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Digi Telecom's new apprenticeship programme

Digi launches CXO apprenticeship programme for fresh grads

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Digi Telecommunications has launched a new apprenticeship programme, with a view to placing eight fresh graduates from Malaysia with eight members of the Digi management team, including the CEO.

The programme will be held for one year, and the apprentices will work directly with the senior team on a day-to-day basis across the full spectrum of issues and challenges they deal with.

This includes participating in key internal and external meetings, travelling across Telenor Group, and shadowing the management team.

“Our hope is that this degree of immersion and unparalleled exposure to front-lines of business and leadership right at the start of their career will accelerate potential in the fastest possible manner,” explained CHRO Haroon Bhatti in a blog post.

“And we will also learn from them. They will help us stay in touch with the digital native mindset and the needs of the next generation of customers.”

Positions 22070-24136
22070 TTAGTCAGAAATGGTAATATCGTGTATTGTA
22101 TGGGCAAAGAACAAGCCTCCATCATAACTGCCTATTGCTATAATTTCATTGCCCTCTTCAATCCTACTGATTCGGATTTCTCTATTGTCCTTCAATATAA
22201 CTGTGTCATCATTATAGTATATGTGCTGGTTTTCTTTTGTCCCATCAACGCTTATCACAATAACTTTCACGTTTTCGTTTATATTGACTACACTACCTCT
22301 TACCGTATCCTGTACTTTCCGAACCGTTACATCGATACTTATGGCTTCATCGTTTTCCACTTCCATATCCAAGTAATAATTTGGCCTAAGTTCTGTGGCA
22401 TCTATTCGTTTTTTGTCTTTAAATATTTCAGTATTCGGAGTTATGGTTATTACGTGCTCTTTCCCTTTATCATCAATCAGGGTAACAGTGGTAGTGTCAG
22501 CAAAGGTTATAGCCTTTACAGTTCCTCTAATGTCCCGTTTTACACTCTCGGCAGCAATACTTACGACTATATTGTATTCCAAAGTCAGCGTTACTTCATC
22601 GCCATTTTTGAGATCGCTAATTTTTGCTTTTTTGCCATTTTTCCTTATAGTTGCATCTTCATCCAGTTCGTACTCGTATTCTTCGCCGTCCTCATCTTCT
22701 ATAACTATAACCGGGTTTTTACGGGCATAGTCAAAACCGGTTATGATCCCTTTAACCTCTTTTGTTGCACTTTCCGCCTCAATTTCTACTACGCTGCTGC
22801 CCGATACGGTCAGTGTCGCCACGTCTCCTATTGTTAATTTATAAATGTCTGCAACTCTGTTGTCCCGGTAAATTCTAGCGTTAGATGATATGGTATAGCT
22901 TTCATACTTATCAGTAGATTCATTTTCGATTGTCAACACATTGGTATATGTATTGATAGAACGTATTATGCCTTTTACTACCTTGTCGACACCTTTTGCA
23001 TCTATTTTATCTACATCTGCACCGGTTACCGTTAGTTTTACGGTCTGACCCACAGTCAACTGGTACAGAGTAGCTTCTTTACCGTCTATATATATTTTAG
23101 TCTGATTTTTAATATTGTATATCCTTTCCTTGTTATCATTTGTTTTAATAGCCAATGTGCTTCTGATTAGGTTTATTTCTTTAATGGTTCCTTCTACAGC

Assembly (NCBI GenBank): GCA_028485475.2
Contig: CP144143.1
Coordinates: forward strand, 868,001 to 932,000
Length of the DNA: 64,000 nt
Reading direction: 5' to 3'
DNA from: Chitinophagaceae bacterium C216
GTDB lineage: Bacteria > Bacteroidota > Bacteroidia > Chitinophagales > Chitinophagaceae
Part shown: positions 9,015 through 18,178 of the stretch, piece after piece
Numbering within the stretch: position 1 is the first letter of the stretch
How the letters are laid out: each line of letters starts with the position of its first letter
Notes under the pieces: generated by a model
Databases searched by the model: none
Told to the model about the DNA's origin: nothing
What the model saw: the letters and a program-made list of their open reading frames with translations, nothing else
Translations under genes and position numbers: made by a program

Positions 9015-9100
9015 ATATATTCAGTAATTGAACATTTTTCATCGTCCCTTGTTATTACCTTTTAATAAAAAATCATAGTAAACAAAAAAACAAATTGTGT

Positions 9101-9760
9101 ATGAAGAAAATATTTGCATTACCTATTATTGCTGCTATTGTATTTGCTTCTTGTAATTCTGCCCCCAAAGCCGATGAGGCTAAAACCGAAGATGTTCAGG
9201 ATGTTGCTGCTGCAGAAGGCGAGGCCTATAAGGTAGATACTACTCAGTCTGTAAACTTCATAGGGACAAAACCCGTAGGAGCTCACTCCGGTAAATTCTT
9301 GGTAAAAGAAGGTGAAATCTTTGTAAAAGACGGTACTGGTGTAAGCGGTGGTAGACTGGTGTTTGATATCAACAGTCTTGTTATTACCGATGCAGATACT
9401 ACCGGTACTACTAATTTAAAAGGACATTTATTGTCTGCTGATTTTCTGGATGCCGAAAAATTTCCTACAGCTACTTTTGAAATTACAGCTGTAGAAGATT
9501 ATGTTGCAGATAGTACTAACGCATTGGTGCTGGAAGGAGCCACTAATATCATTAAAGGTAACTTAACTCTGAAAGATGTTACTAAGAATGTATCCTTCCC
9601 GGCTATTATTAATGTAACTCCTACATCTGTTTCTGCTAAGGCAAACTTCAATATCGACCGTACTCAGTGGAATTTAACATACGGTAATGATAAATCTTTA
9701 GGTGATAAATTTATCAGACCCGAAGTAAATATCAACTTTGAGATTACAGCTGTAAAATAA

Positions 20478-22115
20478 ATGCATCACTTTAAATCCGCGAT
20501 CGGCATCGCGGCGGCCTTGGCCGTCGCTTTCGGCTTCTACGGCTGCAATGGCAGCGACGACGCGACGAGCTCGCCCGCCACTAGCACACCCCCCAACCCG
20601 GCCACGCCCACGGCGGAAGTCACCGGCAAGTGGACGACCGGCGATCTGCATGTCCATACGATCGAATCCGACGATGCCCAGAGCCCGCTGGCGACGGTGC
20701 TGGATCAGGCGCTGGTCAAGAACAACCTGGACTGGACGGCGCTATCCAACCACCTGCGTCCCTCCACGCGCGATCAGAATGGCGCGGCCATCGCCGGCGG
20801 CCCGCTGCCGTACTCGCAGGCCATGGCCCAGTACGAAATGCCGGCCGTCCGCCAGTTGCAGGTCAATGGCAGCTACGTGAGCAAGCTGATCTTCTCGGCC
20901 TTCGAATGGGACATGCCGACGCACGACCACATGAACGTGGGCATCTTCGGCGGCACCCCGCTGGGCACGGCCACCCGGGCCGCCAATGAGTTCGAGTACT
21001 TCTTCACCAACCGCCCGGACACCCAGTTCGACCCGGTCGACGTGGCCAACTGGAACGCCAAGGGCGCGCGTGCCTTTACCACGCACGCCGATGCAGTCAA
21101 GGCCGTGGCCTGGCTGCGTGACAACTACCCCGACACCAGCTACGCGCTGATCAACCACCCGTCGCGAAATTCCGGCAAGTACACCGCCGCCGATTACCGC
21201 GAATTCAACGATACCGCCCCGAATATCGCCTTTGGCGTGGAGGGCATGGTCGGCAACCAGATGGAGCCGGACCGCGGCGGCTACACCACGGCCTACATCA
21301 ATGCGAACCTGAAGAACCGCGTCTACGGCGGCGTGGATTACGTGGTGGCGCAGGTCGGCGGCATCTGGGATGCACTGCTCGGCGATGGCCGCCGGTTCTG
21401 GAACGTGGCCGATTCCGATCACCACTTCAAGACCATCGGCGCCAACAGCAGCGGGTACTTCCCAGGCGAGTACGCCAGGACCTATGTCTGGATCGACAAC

Digi’s CEO Albern Murty said during the launch: “As society, businesses and economies shift to become increasingly connected and digital, we have an opportunity to play a key role in grooming, shaping and accelerating the development of a majority share of our future working adults and leaders who will help shape Malaysia’s digital future and ambitions.”

“This programme does not leave mentorship to luck or chance but intentionally grooms young talent to build capabilities that will help them become major contributors to business earlier in their careers,” he added.

The eight CXOs from Digi scouting for an apprentice include: CEO, CFO, CMO, chief network officer, chief corporate affairs officer, CHRO, chief IT officer, and chief sales officer.

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Bhatti listed three key ambitions arising from this programme:

1. Ideas, not age – Give today’s digital natives a platform to lead with their ideas, work with people who would not hesitate to take bold bets on their ability and define them by their impact and not age.

2. Mentors, not bosses – With the intent to accelerate potential, each young talent would need a mentor who is willing to engage deeply and frequently, and keen to use their own experience to coach them.

3. Purpose, not just a job – In all the research available on Gen-Y/Millennials, there is one consistent theme – young people bring their best to the table when they are deeply inspired by a purpose.

“So if we wanted them to deliver impact at another level, then this needed to be an opportunity at another level. A cause instead of a 9-5 job,” wrote Bhatti.

Image: Shutterstock

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